The Trouble With Teachers

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In fairness to teachers, they mean well. Most of them got into teaching because they want to make a difference in children’s lives. Yet it is amazing how parochial they can be when it comes to parental input.

For example, raising children with attachment issues is difficult enough. Yet you would expect teaching staff to at least be on your side. Do they not understand that you live with the problem, all day, every day; that you have done your research; and that you might, possibly know more about this issue than they do. After all, they get a few hours of seminar and consider themselves to be experts, despite the fact that they can walk away from the issue every afternoon. You, the carer, only have to put up with the resultant behaviour overnight and at weekends. Yeah! Right!

So it was refreshing to read Braveheart Education‘s blog post Social Experiment.

The trouble with teachers is that they did their training years ago. Yes, they have to do regular Continual Professional Development courses. But those courses are only effective if they are currently faced with the issues covered.

You, however, as a carer for a child with attachment issues, are constantly researching the issue and looking for all the latest techniques. Why? Because you know that raising a child with attachment issues requires you to keep ahead of the game; that techniques which work today may not work tomorrow, and you need to keep your toolkit sharp if you are going to succeed.

I urge you to read the article, Social Experiment, and share it with everyone. Let’s try to give these kids a fair chance.

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6 thoughts on “The Trouble With Teachers

  1. Interesting. I read your link too. We’ve certainly been through some interesting situations with teachers and schools over the years; we have 5 kids aged 6 to 18…you see a lot. Do you think if classes were divided according to children with similar traits it might be a better environment for the students? I know there are many determining factors, and difficult to do when the children are 5 or 6, but by the time they are about 7 you can see the groups of children that meld best together. Do a field trip or two with a class and any parent can see groups of children that work together and groups of children that don’t. When you have classes where background, behavior, abilities differ vastly, it creates a situation of unfair comparisons both from the teachers and the students. At high school (here at least) some of this situation is solved with the varying levels of classes plus choices between academic and trades; unfortunately a lot of damage is done in the first 9-10 years of schooling. Even creating a different mix of core vs. option classes at a lower level could assist with the situation, generally kids who are doing something they enjoy and are interested in are better behaved. To make this a success educators need to talk (and listen) to parents AND the student. Sometimes teachers and parents make assumptions as to the needs or interests of a student (with both strong students and weak…I’m now talking from personal experience when I was in school….my parents refused to accept that even though I was naturally highly academic I had ZERO interest in pursuing academic pursuits, it made me miserable). Perhaps this would create a more level playing field, less divisions, creating less stress for the student and create a genuine interest in learning. If there is less stress for the student they have more energy to invest in actual learning as stress is paralyzing. I have so many thoughts on this, I grew up surrounded by teachers (mother sister, 8 aunts and uncles) and the things I have heard have left me shaking my head. So much could be improved, the question is, will they ever be bothered to actually improve it.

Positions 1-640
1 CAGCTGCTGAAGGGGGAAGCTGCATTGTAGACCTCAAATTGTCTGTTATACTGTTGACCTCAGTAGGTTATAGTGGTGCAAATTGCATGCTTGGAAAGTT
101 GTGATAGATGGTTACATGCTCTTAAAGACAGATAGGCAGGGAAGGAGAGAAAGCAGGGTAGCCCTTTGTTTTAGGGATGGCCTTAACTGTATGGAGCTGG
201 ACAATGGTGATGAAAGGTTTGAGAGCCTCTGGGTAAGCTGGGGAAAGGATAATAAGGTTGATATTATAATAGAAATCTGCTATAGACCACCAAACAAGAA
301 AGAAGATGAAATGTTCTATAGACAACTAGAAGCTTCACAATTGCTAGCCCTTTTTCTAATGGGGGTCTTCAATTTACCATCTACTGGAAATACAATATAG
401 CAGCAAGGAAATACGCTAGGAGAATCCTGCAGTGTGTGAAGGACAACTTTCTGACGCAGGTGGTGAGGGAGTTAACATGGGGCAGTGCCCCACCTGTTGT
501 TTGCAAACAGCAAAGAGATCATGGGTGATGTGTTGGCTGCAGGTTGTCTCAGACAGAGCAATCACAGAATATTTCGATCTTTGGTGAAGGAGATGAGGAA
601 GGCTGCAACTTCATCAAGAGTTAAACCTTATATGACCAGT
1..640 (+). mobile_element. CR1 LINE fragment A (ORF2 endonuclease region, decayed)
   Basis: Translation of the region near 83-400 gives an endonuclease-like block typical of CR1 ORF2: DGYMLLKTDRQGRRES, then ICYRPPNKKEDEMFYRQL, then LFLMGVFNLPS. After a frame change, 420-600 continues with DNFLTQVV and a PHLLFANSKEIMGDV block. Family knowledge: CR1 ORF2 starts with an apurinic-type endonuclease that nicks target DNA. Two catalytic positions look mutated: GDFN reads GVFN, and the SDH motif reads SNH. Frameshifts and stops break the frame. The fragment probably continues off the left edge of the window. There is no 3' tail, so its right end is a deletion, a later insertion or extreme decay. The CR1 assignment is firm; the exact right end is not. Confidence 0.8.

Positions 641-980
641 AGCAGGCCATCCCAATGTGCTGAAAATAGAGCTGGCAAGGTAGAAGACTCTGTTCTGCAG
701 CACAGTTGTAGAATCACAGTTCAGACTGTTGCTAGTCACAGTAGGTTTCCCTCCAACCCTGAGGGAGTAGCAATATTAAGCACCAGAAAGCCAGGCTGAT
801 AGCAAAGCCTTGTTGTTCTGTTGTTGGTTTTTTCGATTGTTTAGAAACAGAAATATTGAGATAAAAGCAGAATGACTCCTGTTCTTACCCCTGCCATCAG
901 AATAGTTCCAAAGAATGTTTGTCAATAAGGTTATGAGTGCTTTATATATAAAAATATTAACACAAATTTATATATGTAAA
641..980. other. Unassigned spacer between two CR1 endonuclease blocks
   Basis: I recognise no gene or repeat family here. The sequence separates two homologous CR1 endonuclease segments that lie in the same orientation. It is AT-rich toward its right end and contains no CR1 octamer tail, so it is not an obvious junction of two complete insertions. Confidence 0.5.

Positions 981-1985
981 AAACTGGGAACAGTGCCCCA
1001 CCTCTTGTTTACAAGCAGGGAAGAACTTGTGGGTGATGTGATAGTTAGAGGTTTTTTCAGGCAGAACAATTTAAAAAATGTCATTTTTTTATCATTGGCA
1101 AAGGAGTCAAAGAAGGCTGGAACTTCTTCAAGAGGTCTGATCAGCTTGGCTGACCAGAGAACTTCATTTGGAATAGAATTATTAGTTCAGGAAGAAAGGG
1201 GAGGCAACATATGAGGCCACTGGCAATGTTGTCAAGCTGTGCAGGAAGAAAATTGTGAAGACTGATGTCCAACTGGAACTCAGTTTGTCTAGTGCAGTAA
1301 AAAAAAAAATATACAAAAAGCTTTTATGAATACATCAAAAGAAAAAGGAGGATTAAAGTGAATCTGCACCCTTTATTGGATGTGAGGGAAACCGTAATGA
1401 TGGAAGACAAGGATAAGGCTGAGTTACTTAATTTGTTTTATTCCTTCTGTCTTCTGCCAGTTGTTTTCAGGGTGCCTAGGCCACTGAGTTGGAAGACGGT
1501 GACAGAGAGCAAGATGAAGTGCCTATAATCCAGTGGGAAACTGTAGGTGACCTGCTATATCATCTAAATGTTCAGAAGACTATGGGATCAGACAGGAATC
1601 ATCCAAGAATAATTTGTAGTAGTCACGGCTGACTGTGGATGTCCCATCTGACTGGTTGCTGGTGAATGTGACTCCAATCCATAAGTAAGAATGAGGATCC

Liked by 1 person

    • Excellent personal insight, Deb. And, yes, you are absolutely right.

      I once read of a psychology experiment where a group of people were asked to mill around a room without saying anything to each other. When they analyzed the groups that formed naturally they realized that there were distinct similarities in their backgrounds which seemed to have attracted them to each other without a word being spoken.

      I think the problem is the idea of inclusion. We want to include everyone, regardless of race, colour, creed, ability, or background, without highlighting differences. But when a child who is in foster care goes into school, he instinctively knows he is different. So why not treat him differently if that’s what he needs.

      For example, one child at our school has issues with crowds. The cloakroom is used by two classes. So, every morning, 60 kids and most of their parents try to crush through a single door into a bathroom-sized space. This child then decides she doesn’t want to go to school. So the foster carers asked if she could go through the reception office entrance. They were told that it would make her feel more different than she already is. But they did it, anyway, and it solved the problem. Why didn’t the teacher listen?

      I think inclusion is not about creating clones; it;s about celebrating differences. And if we treat each child as an individual, we will not expect them to meet some random standard on a reward chart that only applies to so-called “normal” children. After all, I think the points in the article are right: If we asked adults to act the way we ask children to act, we would then accuse them of acting like children!!!

      Liked by 1 person

  2. Pingback: The Trouble With Kinship Caring – Kinship Caring for Beginners

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